Friday, May 30, 2008 | 08:41 PM ET
Filmmaker Ali Kazimi (image courtesy Ali Kazimi)
A speechwriter somewhere on Parliament Hill has been thumbing through the thesaurus for all the different ways to say, "We're sorry."
The "we" in this case is the Government of Canada. The "sorry" is for actions taken by this country in 1914. And when all the T's are crossed and I's are dotted, the apology will be delivered to the Canadian Indian community.
And it will be delivered for an event called the "Komagata Maru Incident", named for a ship carrying close to 400 would-be immigrants from British India, which docked in Canada.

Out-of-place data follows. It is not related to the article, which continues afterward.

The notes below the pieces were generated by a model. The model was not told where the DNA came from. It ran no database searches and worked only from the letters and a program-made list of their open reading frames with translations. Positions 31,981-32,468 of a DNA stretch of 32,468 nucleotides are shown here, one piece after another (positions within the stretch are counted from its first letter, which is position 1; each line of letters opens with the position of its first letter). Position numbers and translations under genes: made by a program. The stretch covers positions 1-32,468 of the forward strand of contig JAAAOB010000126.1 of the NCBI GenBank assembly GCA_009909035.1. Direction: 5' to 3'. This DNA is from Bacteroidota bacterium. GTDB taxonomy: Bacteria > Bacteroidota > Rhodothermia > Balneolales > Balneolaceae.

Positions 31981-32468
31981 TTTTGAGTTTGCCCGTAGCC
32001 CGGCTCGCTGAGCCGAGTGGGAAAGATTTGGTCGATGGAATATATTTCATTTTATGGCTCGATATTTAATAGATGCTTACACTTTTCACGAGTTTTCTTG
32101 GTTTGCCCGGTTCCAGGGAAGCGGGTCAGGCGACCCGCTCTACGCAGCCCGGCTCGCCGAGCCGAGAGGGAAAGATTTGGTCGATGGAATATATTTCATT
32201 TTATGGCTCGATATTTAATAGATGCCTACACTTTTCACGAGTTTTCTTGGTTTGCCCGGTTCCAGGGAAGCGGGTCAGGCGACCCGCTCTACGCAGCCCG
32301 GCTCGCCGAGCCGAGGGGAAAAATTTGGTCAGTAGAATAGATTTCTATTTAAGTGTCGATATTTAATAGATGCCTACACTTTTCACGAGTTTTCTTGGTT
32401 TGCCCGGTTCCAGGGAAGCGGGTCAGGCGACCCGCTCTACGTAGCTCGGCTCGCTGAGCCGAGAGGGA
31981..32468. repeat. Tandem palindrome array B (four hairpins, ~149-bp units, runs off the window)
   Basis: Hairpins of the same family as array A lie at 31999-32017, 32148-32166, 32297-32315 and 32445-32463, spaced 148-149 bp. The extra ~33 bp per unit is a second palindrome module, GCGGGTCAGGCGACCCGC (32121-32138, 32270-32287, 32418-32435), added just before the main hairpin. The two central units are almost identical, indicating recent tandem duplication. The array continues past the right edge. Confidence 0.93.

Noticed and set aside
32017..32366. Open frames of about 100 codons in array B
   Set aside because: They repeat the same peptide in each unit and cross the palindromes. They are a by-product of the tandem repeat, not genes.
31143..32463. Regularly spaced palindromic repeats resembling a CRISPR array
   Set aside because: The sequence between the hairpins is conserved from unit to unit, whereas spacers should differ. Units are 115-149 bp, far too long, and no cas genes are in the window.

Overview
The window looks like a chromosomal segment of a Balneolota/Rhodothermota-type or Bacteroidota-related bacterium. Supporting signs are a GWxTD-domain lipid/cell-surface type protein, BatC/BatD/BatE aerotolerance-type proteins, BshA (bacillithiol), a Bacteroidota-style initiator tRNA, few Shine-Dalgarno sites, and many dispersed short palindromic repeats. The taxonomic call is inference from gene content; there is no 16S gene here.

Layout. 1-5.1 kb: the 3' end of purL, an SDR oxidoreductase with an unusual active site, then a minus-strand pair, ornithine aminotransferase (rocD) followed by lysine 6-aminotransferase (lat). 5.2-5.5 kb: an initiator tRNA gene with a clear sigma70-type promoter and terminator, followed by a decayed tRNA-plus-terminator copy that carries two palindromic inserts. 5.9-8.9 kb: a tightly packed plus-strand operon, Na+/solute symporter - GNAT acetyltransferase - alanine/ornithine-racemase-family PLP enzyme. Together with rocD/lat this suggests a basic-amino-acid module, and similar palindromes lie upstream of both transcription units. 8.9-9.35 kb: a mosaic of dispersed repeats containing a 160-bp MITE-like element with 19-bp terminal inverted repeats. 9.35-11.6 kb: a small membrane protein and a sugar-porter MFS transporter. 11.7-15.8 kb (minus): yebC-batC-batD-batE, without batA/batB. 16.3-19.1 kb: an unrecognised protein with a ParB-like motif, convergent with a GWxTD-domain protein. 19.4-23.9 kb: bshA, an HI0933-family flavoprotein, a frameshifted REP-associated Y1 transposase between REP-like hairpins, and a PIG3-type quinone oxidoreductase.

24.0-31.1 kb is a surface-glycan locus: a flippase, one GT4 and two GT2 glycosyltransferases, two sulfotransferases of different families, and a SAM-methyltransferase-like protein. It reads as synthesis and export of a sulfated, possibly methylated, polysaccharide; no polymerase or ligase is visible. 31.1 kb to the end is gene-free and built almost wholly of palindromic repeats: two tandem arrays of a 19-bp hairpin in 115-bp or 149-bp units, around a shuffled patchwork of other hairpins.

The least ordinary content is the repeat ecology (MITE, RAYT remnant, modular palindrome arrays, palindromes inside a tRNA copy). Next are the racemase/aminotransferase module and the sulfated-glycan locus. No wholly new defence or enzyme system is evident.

Ali Kazimi is a documentary filmmaker, who told the story in a film called "Continuous Journey". He's in Toronto.
Continuous Journey - In 1914, the Komagata Maru, a ship carrying 376 immigrants from British India, was turned away by Canada. The consequences were felt throughout the British Empire. Continuous Journey is a compelling and eye-opening investigation into the past and present ramifications of this incident. More than just a history film, Continuous Journey is a provocative, moving, and multi-layered essay that interweaves photographs, newsreels, home movies and official documents to unravel a complex and little-known story.